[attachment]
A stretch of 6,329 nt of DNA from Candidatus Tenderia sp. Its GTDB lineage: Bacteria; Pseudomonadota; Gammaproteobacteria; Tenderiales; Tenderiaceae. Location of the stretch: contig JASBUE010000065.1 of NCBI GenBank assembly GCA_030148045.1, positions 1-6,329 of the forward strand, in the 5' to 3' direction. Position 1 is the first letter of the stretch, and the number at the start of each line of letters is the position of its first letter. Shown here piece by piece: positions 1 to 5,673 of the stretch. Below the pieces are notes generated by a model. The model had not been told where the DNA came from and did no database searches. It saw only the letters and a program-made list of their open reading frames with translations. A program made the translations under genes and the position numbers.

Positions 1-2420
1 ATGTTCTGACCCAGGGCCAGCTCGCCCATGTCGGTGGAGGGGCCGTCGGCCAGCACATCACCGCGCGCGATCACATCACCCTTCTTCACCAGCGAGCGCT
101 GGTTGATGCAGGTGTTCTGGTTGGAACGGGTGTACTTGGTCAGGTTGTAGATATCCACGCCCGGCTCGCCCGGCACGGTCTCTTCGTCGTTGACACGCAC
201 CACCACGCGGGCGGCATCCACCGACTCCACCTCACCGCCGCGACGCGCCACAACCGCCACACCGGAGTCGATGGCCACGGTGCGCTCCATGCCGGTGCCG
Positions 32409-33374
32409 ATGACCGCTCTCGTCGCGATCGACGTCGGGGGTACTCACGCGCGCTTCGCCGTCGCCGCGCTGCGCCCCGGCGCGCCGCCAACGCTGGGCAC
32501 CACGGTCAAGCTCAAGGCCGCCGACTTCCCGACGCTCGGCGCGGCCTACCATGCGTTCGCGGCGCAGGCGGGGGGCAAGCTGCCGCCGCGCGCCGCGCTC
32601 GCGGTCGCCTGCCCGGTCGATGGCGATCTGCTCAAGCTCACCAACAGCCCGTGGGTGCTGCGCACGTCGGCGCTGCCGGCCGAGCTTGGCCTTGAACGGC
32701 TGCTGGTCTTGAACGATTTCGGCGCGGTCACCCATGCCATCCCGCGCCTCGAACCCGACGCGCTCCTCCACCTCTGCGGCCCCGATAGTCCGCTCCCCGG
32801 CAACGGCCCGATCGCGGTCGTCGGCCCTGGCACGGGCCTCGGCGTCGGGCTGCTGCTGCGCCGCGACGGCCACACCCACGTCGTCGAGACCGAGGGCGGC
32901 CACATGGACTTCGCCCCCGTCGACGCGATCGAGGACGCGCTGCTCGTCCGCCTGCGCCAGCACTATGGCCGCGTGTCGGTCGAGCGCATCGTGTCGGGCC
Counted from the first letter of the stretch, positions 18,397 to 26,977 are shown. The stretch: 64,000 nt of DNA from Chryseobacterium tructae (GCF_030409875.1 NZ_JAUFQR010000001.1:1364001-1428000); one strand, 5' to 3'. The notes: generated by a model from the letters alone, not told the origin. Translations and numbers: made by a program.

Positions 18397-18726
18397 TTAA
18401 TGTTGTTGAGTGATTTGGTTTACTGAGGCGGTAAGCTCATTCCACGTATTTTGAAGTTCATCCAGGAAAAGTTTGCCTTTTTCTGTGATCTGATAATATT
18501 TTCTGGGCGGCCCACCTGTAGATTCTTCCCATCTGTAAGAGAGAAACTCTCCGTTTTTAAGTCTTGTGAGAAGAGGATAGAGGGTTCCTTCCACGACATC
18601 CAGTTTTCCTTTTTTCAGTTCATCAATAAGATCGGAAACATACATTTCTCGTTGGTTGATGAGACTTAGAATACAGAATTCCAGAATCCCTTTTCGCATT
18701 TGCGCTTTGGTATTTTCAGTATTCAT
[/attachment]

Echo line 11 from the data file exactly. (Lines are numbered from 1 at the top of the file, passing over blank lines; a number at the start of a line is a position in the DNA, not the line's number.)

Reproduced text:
32801 CAACGGCCCGATCGCGGTCGTCGGCCCTGGCACGGGCCTCGGCGTCGGGCTGCTGCTGCGCCGCGACGGCCACACCCACGTCGTCGAGACCGAGGGCGGC